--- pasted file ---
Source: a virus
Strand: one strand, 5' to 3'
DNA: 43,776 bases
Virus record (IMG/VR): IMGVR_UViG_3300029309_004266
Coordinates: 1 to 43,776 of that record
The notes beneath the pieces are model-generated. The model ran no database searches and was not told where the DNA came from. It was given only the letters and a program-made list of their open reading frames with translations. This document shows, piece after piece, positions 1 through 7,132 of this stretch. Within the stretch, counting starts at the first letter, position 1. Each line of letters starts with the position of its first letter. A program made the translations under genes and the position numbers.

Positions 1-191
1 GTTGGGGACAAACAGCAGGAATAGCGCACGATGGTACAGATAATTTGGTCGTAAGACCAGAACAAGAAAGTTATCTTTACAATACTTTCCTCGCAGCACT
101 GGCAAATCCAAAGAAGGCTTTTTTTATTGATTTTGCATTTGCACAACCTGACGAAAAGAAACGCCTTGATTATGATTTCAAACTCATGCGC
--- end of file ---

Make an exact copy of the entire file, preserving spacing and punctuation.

Source: a virus
Strand: one strand, 5' to 3'
DNA: 43,776 bases
Virus record (IMG/VR): IMGVR_UViG_3300029309_004266
Coordinates: 1 to 43,776 of that record
The notes beneath the pieces are model-generated. The model ran no database searches and was not told where the DNA came from. It was given only the letters and a program-made list of their open reading frames with translations. This document shows, piece after piece, positions 1 through 7,132 of this stretch. Within the stretch, counting starts at the first letter, position 1. Each line of letters starts with the position of its first letter. A program made the translations under genes and the position numbers.

Positions 1-191
1 GTTGGGGACAAACAGCAGGAATAGCGCACGATGGTACAGATAATTTGGTCGTAAGACCAGAACAAGAAAGTTATCTTTACAATACTTTCCTCGCAGCACT
101 GGCAAATCCAAAGAAGGCTTTTTTTATTGATTTTGCATTTGCACAACCTGACGAAAAGAAACGCCTTGATTATGATTTCAAACTCATGCGC